confronted with his former self, with the handsome John Bogdan who was
known in the village as the smart coachman of the manor. A lot of good
were all the operations and patchwork now. The thing now was the painful
contrast between the high-spirited, forward lad, who on this spot had
sung out a last hoarse farewell to his sweetheart, Marcsa, on the first
day of mobilization, and the disfigured creature who was standing in
front of the same railroad station with one eye gone, a shattered
cheekbone, a patched-up cheek, and half a nose, embittered and cast
down, as if it were only that morning that he had met with the

At the small grille gate stood the wife of the station-guard, Kovacs--
since the beginning of the war Kovacs himself had been somewhere on the
Russian front--talking and holding the ticket-puncher, impatiently
waiting for the last passenger to pass through. John Bogdan saw her, and
his heart began to beat so violently that he involuntarily lingered at
each step. Would she recognize him, or would she not? His knee joints
gave way as if they had suddenly decayed, and his hand trembled as he
held out the ticket.

She took the ticket and let him pass through--without a word!

Poor John Bogdan's breath stopped short.

But he pulled himself together with all his might, looked her firmly in
the face with his one eye and said, with a painful effort to steady his

"How do you do?"

"How do you do?" the woman rejoined. He encountered her eyes, saw them
widen into a stare, saw them grope over his mangled face, and then
quickly turn in another direction, as if she could not bear the sight.
He wanted to stop, but he noticed her lips quiver and heard a murmured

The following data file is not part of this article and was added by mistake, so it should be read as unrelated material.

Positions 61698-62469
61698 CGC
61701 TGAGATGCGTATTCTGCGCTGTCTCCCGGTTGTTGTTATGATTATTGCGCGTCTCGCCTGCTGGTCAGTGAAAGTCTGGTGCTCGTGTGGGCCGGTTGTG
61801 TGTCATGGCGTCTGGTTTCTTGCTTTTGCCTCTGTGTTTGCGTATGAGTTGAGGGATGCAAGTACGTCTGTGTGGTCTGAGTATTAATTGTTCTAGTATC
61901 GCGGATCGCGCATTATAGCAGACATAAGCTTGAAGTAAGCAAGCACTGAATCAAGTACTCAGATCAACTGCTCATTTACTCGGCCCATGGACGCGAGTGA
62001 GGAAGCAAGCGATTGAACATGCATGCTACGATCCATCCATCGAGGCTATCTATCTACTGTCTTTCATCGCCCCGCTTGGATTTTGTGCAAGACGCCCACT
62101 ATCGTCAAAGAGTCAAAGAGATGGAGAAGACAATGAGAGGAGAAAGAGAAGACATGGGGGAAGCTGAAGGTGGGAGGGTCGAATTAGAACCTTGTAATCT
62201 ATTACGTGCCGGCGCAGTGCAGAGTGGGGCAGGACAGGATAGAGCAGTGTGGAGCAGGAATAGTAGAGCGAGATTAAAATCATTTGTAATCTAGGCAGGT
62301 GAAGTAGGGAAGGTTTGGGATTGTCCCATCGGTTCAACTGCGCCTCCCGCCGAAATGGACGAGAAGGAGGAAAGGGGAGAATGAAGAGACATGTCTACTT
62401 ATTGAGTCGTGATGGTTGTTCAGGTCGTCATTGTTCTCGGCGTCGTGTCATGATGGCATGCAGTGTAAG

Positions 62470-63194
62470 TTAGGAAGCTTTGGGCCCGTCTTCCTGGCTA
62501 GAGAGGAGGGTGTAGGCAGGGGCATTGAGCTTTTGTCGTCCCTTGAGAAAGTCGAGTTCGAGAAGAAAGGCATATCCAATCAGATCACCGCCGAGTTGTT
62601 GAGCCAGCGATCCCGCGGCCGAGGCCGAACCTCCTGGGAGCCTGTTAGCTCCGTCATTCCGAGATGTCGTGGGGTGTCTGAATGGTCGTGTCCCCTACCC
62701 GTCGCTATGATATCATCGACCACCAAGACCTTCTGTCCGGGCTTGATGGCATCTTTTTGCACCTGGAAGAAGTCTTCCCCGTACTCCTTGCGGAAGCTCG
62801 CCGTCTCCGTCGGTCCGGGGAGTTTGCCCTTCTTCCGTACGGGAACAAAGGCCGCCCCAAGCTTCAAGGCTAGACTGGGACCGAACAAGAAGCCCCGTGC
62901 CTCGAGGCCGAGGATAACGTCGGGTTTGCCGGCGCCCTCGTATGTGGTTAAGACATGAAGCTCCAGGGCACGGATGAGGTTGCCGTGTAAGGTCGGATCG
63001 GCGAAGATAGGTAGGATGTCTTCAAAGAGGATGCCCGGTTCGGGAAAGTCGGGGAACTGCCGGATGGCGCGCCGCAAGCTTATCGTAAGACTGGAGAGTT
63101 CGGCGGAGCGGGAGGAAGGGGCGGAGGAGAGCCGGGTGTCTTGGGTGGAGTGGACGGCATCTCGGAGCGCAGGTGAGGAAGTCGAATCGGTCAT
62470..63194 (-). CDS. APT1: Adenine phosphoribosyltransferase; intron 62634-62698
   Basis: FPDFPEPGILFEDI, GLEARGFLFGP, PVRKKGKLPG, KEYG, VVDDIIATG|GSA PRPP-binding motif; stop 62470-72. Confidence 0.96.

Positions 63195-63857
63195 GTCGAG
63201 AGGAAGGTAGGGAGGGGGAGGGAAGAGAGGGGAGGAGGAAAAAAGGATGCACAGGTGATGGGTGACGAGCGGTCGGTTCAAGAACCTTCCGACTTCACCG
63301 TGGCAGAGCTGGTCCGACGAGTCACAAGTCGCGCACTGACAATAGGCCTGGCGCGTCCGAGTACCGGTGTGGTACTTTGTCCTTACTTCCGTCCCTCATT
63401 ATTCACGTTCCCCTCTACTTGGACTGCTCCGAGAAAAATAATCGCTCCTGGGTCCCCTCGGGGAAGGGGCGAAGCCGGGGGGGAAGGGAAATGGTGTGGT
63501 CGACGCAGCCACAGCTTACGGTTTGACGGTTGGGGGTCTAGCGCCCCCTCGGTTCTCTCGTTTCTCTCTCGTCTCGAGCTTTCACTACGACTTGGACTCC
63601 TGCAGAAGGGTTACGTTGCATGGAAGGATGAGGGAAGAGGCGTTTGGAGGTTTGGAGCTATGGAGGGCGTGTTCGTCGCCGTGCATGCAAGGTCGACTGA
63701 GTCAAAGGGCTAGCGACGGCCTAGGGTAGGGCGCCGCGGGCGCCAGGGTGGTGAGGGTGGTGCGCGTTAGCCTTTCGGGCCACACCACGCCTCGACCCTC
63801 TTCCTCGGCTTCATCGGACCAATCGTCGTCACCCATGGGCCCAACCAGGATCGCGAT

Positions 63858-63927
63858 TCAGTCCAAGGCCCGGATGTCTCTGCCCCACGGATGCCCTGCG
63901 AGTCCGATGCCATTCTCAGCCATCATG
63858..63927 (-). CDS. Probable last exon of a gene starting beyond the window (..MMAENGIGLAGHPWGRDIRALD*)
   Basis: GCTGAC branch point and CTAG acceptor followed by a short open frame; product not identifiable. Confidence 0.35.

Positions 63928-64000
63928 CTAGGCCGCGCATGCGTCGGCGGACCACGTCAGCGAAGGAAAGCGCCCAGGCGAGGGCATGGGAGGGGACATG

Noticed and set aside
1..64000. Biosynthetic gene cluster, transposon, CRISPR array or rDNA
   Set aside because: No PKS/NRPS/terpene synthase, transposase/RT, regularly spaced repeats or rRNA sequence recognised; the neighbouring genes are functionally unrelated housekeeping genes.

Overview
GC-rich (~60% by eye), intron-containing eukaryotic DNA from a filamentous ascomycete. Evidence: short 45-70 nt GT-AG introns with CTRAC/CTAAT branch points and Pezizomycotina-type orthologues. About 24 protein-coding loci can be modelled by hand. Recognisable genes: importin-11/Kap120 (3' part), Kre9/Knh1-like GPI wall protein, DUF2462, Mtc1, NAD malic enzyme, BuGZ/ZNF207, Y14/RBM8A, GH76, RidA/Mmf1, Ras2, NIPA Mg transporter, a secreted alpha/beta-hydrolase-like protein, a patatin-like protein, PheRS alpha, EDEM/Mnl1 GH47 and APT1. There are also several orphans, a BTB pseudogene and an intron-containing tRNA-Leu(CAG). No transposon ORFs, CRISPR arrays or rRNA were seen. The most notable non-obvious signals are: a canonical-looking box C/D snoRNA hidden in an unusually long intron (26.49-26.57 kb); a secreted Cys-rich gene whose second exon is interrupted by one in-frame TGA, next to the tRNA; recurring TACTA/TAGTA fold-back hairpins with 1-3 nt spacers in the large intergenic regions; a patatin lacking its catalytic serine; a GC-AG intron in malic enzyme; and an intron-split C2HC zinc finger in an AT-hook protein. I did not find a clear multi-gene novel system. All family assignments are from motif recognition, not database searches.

"Jesus, son of Mary," as if he were the devil incarnate. And he tottered
on, deeply wounded.

"She did not recognize me!" the blood hammered in his ears. "She did not
recognize me--did not recognize me!" He dragged himself to the bench
opposite the station, threw his luggage to the ground and sank down on
the seat.

She did not recognize him! The wife of Kovacs, the station-guard, did
not recognize John Bogdan. The house of her parents stood next to the
house of his parents. She and he had gone to school together, they had
been confirmed together. He had held her in his arms and kissed and
kissed her, heaven knows how many times, before Kovacs came to the
village to woo her. And _she_ had not recognized him! Not even by
his voice, so great was the change.

He glanced over at her again involuntarily, and saw her talking eagerly
with the station-master. From her gestures, he guessed she was telling
of the horrible sight she had just seen, the stranger soldier so
hideously disfigured. He uttered a short croaking sound, an abortive
curse, and then his head fell on his chest, and he sobbed like a
deserted woman.

What was he to do? Go up to the castle, open the door to the servants'
quarters, and call out a saucy "Hello, Marcsa" to the astonished girl?

That was the way he had always thought of it. The devil knows how often
he had painted the picture to the dot--the maids' screaming, Marcsa's
cry of delight, her flinging her arms about his neck, and the thousand
questions that would come pouring down on him, while he would sit there
with Marcsa on his knees, and now and then throw out a casual reply to
his awed, attentive listeners.

But now--how about it now? Go to Marcsa? He? With that face, the face
that had made Julia, the station-guard's wife, cross herself in fright?
Wasn't Marcsa famed throughout the county for her sharp tongue and
haughty ways? She had snubbed the men by the score, laughed at them,
made fools of them all, until she finally fell in love with him.

John Bogdan thrust his fist into his mouth and dug his teeth into the
flesh, until the pain of it at length helped him subdue his sobbing.
Then he buried his head in his hands and tried to think.

Never in his life had anything gone amiss with him. He had always been
liked, at school, in the castle, and even in the barracks. He had gone
through life whistling contentedly, a good-looking alert lad, an
excellent jockey, and a coachman who drove with style and loved his
horses, as his horses loved him. When he deigned to toss a kiss to the
women as he dashed by, he was accustomed to see a flattered smile come
to their faces. Only with Marcsa did it take a little longer. But she
was famous for her beauty far and wide. Even John's master, the lord of
the castle, had patted him on the shoulder almost enviously when Marcsa
and he had become engaged.

"A handsome couple," the pastor had said.

John Bogdan groped again for the little mirror in his pocket and then